Peter’s relationship with Aunt May felt a little more off. I’m so used to her being the most important thing in Peter’s life even back in his teens, that it felt weird to me to see a different interpretation. Also, like the other women in the movie she doesn’t receive much characterisation. What little we did see of their relationship developing, especially towards the end as they’re both working through Ben’s death did touch me though. I just wish there was more. (And the movie isn’t always that good about remembering that Peter should be affected by the loss of his uncle.)
And then we’re on the final character of the movie, Doctor Curtis Connors. A little strangely his family is never brought up, though we do see him wearing a wedding ring. He’s really just established as SCIENTIST THAT WORKED WITH PETER’S DAD AND KNOWS MORE THAN HE’S SAYING OH AND HE MISSES HIS ARM. He talks about wanting to create a world without weakness, but it feels more selfish than altruistic. Which isn’t necessarily wrong, and it does make it easier to understand why he kinda tips over from genius to madman once the Lizard concoction gets into his blood and he starts changing. (Though then it doesn’t really make sense that being cured of Lizard-ness also fixes his mind.)
As for the Lizard itself it lacks the symbolism of the original Lizard. Connors still talks pretty smart when he’s the Lizard (who looks rather Voldemort-ish, which can’t have been a coincidence) which kinda ruins the whole Jekyll and Hyde thing where Connors is the small and weak, but smart one who wants to do good (even if he’s tipped over into madness and his idea of good doesn’t match with most people) while the Lizard is the big, strong, dumb one just out to destroy. The CGI isn’t amazing, the way he figures out Peter’s identity is kinda daft and the movie has trouble deciding exactly how to portray him (and Connors), but I’ve seen worse villains.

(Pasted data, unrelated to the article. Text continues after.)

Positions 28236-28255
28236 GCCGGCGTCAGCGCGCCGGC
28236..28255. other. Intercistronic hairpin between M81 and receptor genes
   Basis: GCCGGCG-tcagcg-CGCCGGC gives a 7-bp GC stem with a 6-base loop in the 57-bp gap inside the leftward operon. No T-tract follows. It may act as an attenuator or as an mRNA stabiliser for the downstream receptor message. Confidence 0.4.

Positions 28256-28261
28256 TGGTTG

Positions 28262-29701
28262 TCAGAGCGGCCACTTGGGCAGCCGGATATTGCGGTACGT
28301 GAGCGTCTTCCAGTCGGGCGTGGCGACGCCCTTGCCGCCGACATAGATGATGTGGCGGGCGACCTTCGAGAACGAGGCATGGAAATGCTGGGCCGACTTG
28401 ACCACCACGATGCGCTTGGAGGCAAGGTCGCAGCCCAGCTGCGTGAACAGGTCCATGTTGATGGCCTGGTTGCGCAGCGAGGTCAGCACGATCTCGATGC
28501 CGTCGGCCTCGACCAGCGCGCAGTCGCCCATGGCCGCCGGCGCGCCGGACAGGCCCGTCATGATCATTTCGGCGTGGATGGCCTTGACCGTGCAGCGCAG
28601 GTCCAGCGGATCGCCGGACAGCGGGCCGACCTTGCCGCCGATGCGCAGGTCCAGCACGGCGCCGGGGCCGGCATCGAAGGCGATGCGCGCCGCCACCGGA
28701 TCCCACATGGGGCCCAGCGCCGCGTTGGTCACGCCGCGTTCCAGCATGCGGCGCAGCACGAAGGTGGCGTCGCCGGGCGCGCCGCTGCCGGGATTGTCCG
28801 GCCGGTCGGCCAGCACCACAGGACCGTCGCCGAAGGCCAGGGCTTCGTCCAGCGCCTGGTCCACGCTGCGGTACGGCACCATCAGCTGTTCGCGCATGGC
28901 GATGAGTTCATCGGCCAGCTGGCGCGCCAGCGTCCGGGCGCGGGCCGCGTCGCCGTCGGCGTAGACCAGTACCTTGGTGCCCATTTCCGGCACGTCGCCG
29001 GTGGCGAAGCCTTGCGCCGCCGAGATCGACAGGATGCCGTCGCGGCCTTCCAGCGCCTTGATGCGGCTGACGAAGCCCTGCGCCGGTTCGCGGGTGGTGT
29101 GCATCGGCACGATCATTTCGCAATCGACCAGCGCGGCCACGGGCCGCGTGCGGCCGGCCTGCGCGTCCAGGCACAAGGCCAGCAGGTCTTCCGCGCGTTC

Other issues: The whole thing about the parents kinda falls into a ditch halfway through the movie, though it’s kinda brought up again in an after-credits scene where I at first thought Willem Dafoe was making an appearance, but I was sadly disappointed. The movie also kinda seems to forget about Spidey’s Spider-sense towards the end, or just when it suits the plot. Also Spidey saves some kid, and his dad just happens to have contacts among crane operators down the street Spidey is heading to Oscorp when injured, and gets all the cranes lined up to make an easier route for Spider-man. It’s a bit daft, and just makes the world seem rather small. And there’s another subplot about how Norman Osborn is dying and one of his envoys is pressuring Connors to do human testing to get a cure for Osborn, which is also dropped the instant the Lizard shows up, and never mentioned again. And the police are perhaps a bit quick to start firing their guns.
What I think the movie gets right is how Spider-man is built on grief, loss and taking responsibility for anything and everything he’s tangentially connected to, no matter how there’s no way he could have predicted any of it. Okay, they’re not always good at showing it, but they do a decent enough job that I felt it. There are also several funny scenes involving Peter adjusting to his powers.
All in all, I liked the film. It’s nowhere near as good as The Avengers, and despite my low expectations for Dark Knight Rises I still expect that too to be better than ASM. We’ll see when we get there I suppose. It’s an interesting, if somewhat bland, modernised reboot of Spider-man and you might find it enjoyable.
That’s really all I can think of right now, but I’m happy to keep discussing if anyone is interested.